From the Desk of Dr. Len
How to Avoid Back Injuries Playing Soccer
Thomas Green – Monday, April 10, 2017
Injury is an unfortunate risk in all walks of life and one unlucky twist can potentially end a career. In a previous post here on Dr. Len Lopez, we wrote about relieving upper back pain in the office. In this article we will look at one popular sport that can potentially cause injuries to the back: soccer.
Most soccer players spend all year round training which can often lead to overuse injuries. One of the most common injures, according to the Spine Institute Center for Spinal Restoration is muscle spasms. The site states that “side tackles, quick twists and turns, falls, or even a hard kick” can cause the spasms. A player who suffers from lower back muscle spasms should apply hot and cold compresses to the area and develop an exercise program that builds up core strength. Proper stretching is also advised to prepare the muscles for football.
Soccer Magazine Four Four Two interviewed an English soccer chiropractor who revealed that one in three soccer players complain of back problems. He believes that the pain is caused by the lower limbs due to player’s putting more weight on one leg than the other. He told journalists that a player can make adjustments and work on their balance to avoid the big shift in weight. He also credits players losing their natural lumber spine curve to driving low-seat sports cars and recommends getting out the car every 45 minutes to stretch.
Another potential danger is a herniated disk. Live Strong explains that while it is not considered a major trouble spot for soccer players it has still affected high profile soccer players such as Chelsea and England star John Terry. The health site suggests that “disk problems including herniation may account for more than 25 percent of lower back injuries in athletes.” John Terry had to undergo surgery in order to recover. The New York Times suggests taking up yoga as an effective way to reduce the risk of a herniating disk.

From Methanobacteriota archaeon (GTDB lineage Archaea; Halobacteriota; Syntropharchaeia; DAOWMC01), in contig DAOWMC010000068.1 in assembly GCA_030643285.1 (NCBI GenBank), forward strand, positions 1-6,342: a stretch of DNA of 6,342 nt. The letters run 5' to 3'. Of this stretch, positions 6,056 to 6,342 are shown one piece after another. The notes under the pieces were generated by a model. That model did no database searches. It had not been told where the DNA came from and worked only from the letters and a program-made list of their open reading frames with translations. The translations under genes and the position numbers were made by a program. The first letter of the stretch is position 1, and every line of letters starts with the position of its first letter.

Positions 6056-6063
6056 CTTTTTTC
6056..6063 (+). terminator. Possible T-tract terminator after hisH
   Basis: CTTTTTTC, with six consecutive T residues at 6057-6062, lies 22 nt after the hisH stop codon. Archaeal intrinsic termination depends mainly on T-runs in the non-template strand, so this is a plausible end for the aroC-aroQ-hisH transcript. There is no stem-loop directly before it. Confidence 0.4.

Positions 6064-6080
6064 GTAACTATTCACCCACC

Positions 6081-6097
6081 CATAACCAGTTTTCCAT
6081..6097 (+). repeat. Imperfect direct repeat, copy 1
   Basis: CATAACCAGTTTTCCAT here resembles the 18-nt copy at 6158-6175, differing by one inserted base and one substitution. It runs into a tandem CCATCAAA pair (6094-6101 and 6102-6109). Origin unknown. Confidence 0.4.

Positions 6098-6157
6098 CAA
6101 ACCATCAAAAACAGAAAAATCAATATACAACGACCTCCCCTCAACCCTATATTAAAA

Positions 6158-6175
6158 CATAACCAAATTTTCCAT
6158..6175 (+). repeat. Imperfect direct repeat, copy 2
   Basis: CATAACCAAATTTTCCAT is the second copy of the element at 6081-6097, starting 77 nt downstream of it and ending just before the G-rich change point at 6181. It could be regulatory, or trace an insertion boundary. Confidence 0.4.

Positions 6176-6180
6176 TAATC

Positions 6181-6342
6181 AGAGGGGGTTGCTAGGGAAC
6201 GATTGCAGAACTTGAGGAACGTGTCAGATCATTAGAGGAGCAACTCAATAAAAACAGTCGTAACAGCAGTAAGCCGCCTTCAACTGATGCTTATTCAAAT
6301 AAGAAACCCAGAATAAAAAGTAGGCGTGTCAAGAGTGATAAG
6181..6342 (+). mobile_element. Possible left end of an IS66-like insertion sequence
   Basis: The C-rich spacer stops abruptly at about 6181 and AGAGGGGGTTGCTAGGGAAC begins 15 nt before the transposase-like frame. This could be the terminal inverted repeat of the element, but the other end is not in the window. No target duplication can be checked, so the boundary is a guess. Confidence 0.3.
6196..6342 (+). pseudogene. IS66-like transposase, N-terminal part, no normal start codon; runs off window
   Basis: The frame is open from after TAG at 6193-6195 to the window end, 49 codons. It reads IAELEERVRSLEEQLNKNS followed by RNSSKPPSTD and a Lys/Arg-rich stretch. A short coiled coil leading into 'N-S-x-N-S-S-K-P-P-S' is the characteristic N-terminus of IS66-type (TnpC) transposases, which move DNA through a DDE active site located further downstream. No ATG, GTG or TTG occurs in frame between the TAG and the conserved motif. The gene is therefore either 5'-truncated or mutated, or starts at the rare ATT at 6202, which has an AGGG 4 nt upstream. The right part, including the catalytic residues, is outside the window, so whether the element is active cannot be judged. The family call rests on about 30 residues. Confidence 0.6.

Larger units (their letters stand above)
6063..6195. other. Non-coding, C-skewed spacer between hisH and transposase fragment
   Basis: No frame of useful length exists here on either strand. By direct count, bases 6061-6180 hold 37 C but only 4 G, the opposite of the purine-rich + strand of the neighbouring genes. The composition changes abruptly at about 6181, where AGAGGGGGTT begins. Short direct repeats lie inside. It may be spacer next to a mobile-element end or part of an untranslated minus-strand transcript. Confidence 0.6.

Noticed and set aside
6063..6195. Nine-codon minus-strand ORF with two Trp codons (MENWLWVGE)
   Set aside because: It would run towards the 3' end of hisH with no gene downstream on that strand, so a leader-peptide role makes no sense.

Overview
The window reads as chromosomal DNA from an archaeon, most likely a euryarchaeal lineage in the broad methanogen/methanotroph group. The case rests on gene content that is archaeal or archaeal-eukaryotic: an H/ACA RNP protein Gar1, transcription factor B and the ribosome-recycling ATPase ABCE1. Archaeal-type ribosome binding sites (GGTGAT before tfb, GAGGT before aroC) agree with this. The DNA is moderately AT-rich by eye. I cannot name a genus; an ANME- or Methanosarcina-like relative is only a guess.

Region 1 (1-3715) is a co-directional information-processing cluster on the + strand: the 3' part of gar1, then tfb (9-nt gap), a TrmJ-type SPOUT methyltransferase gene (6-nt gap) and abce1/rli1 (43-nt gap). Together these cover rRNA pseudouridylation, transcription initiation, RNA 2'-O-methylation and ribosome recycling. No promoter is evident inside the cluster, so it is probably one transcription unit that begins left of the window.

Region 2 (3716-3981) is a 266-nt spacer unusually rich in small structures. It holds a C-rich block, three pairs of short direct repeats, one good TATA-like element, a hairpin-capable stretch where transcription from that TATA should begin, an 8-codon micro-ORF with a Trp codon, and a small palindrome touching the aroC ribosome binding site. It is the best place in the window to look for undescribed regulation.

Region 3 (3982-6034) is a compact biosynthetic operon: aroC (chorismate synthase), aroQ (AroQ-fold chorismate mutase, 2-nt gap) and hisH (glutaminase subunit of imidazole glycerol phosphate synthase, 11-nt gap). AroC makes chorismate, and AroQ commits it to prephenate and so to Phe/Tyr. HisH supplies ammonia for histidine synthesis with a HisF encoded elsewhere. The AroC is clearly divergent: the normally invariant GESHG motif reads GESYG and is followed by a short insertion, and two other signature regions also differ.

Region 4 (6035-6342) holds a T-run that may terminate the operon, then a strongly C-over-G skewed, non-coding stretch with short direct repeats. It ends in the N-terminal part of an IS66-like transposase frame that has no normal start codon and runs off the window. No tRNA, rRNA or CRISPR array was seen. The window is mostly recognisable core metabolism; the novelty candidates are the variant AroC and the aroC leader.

If a soccer player does have the misfortune to suffer a serious back injury all is not lost. In 2011 a new version of soccer was created called Walking Football. As the name suggests it is a game of soccer where running is not permitted. It was designed to accommodate older players and those carrying serious injuries. The Guardian reported that English Premier League star Harry Kane was one of the players to endorse the game. Premier League insight site Betfair recall how the Tottenham star was one of the top goal scorers in the 2015/16 season leading up to Euro 2016 and this kind of notable star is the perfect soccer player to help Walking Soccer gain the global recognition it deserves in the coming years. Injuries do happen but as sports like Walking Soccer show they don’t have to end competitive sport.
Through proper exercising and stretching the chance of suffering a back injury can be reduced. If you do happen to suffer a back injury, you should be aware that not only can you rehabilitate it but you can also continue playing.